History of the Christian Church, Volume III: Nicene and Post-Nicene Christianity. A.D. 311-600.
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§ 177. The Works of Jerome.

The writings of Jerome, which fill eleven folios in the edition of Vallarsi, may be divided into exegetical, historical, polemic doctrinal, and polemic ethical works, and epistles.20952095   The Vallarsi edition, Verona, 1734-’42, and with improvements, Venet. 1766’72, is much more complete and accurate than the Benedictine or Maurine edition of Martianay and Pouget, in 5 vols. 1706, although this far surpassed the older editions of Erasmus, and Marianus Victorius. The edition of Migne, Paris (Petit-Montrouge), 1845-’46, also in 11 volumes (tom. xxii.-xxx. of the Patrologia Lat.), notwithstanding the boastful title, is only an uncritical reprint of the edition of Vallarsi with unessential changes in the order of arrangement; the Vitae Hieronymi and the Testimonia de Hieronymo being transferred from the eleventh to the first volume, which is more convenient. Vallarsi, a presbyter of Verona, was assisted in his work by Scipio Maffei, and others. I have mostly used his edition, especially in the Epistles.

I. The exegetical works stand at the head.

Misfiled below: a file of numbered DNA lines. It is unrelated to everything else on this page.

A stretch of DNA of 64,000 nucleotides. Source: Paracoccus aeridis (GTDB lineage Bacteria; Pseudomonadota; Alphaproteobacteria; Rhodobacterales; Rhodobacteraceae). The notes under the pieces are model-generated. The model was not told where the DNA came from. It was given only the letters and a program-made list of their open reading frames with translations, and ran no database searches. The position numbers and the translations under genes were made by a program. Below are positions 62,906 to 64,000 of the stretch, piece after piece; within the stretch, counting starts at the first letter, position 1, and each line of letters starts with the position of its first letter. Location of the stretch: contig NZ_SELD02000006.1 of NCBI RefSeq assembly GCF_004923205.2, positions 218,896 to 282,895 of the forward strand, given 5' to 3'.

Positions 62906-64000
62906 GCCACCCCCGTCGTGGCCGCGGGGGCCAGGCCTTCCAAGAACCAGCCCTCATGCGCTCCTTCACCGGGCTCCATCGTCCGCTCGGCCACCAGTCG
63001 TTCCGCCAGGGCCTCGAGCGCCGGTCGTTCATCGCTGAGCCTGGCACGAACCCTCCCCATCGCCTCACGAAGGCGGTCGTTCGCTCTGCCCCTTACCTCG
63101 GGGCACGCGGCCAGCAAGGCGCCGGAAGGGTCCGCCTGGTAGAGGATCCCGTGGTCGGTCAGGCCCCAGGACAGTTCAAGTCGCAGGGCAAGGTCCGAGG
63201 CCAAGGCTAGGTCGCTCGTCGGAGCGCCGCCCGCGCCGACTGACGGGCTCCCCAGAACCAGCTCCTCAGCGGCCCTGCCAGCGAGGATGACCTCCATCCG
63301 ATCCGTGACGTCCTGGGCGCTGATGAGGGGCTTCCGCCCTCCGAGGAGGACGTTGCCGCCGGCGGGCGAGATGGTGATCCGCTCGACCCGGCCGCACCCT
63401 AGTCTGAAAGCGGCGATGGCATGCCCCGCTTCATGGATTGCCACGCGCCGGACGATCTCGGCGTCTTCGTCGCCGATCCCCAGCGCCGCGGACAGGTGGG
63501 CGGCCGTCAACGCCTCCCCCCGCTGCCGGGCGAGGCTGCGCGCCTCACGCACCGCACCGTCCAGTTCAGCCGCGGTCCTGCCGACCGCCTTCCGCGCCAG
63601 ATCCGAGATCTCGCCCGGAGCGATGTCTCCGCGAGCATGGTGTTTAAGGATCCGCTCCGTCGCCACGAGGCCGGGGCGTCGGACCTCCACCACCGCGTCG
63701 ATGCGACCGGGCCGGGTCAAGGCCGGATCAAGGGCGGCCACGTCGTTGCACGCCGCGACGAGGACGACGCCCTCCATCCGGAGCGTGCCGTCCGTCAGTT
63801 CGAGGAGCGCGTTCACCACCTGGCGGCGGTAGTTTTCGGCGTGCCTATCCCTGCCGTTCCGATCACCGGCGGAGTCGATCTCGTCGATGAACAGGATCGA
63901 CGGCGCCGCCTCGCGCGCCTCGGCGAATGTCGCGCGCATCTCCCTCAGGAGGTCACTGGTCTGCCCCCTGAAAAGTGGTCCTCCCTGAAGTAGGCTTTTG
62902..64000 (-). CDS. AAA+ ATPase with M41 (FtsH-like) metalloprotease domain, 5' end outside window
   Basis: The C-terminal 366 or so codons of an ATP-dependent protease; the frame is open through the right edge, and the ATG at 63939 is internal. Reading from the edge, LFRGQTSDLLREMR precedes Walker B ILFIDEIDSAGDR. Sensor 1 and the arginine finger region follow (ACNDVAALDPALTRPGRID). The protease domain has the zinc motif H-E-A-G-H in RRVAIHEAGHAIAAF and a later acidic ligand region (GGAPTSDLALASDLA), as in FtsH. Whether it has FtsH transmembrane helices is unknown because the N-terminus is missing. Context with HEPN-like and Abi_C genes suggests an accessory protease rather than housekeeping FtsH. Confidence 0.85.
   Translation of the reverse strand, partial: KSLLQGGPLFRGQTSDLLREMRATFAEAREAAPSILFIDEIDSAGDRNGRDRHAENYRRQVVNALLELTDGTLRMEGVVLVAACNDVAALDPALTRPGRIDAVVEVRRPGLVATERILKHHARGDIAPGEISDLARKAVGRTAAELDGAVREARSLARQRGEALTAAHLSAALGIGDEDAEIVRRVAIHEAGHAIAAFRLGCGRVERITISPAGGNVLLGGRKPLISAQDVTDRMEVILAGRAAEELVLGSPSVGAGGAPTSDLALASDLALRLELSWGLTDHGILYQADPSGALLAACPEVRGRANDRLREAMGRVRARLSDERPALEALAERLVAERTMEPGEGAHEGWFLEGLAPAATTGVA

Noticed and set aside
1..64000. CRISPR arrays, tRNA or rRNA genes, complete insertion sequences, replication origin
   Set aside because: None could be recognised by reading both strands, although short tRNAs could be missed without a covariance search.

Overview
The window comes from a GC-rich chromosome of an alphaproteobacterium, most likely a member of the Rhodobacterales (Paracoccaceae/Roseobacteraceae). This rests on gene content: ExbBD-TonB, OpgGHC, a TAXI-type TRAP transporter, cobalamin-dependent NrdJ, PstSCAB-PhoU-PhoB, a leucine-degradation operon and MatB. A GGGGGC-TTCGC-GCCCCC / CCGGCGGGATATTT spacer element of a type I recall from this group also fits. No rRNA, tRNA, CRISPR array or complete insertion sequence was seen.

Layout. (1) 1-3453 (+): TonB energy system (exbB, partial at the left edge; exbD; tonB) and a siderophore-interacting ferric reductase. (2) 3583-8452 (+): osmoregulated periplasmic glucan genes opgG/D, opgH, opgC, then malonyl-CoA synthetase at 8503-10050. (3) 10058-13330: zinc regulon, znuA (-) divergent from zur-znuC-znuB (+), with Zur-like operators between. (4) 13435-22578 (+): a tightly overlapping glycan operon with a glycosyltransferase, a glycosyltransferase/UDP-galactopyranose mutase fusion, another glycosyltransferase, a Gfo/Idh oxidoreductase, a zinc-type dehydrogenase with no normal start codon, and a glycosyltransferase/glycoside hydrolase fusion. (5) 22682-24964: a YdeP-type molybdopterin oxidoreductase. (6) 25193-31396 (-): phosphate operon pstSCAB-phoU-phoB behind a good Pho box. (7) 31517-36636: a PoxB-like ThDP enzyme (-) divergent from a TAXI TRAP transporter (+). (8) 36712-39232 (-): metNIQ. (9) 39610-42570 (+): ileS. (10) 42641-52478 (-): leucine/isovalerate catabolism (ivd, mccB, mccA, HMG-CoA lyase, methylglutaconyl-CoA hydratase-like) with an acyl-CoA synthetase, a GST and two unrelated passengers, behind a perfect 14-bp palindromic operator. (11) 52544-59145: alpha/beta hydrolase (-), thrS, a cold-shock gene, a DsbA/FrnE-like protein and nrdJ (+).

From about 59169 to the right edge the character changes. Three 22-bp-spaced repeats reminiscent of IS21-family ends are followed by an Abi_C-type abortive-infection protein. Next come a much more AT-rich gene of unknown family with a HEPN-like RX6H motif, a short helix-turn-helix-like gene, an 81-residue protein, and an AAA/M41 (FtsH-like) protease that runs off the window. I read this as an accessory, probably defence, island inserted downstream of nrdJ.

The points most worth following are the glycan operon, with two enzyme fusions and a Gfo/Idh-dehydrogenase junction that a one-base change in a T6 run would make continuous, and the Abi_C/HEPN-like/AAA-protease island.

Among these the Vulgata,20962096   The name Vulgata, sc. editio, κοινὴ ἔκδοσις, i. e., the received text of the Bible, was a customary designation of the Septuagint, as also of the Latin Itala (frequently so used in Jeromeand Augustine), sometimes used in the bad sense of a vulgar, corrupt text as distinct from the original. The council of Trent sanctioned the use of the term in the honorable sense for Jerome’s version of the Bible. With the same right Luther’s version might be called the German, King James’ version the English Vulgate. or Latin version of the whole Bible, Old Testament and New, is by far the most important and valuable, and constitutes alone an immortal service.20972097   This is now pretty generally acknowledged. We add a few of the most weighty testimonies. Luther, who bore a real aversion to Jeromeon account of his fanatical devotion to monkery, still, in view of the invaluable assistance he received from the Vulgate in his own similar work, does him the justice to say: “St. Jeromehas personally done more and greater in translation than any one man will imitate.” Zöckler, l.c. p. 183, thinks: “The Vulgate is unquestionably the most important and most meritorious achievement of our author, the ripest fruit of his laborious studies, not only in the department of Hebrew, in which he leaves all other ecclesiastical authors of antiquity far behind, but also in that of Greek and of biblical criticism and exegesis in general, in which he excels at least all, even the greatest, of the Western fathers.” O. F. Fritzsche(in Herzog’s Encykl. vol. xvii. p. 435): “The severe judgment respecting the labor of Jeromesoftened with time, and, in fact, so swung to the opposite, that he was regarded as preserved from error by the guidance of the Holy Ghost. This certainly cannot be admitted, for the defects are palpably many and various. Yet criticism must acknowledge that Jeromeperformed a truly important service for his age; that he first gave the Old Testament to the West, and in a measure also the New, in a substantially pure form; put a stop, provisionally, to the confusion of the Bible text; and as a translator gave, on the whole, the true sense. He very properly aimed to be interpres, not paraphrastes, but in the great dissimilarity between the Hebrew and Latin idiom, he encountered the danger of slavish literalness. This he has in general avoided, and has been able to keep a certain mean between too great strictness and too great freedom, so that the language, though everywhere showing the Hebrew tinge, would not at all offend, but rather favor, the reader of that day. Yet it may be said that Jeromecould have done still better. It was not that reverence, caution, restrained him; to avoid offence, he adhered as closely as possible to the current version, especially in the New Testament. He sometimes let false translations stand, when they seemed harmless (” quod non nocebat, mutare noluimus ”), and probably followed popular usage in respect to phraseology; so that the style is not perfectly uniform. Finally, he did not always give himself due time, but worked rapidly. This is particularly true in the Apocrypha, of which, however, he had a very low estimate. Some parts he left entirely untouched, others he translated or revised very hastily.” Comp. also the opinion of the English scholar, B. F. Westcott, in W. Smith’s Dictionary of the Bible, vol. iii. pp. 1696 and 1714 f., who says among other things: “When every allowance has been made for the rudeness of the original Latin, and the haste of Jerome’s revision, it can scarcely be denied that the Vulgate is not only the most venerable but also the most precious monument of Latin Christianity. For ten centuries it preserved in Western Europe a text of Holy Scripture far purer than that which was current in the Byzantine church; and at the revival of Greek learning, guided the way towards a revision of the late Greek text, in which the best biblical critics have followed the steps of Bentley, with ever-deepening conviction of the supreme importance of the coincidence of the earliest Greek and Latin authorities.”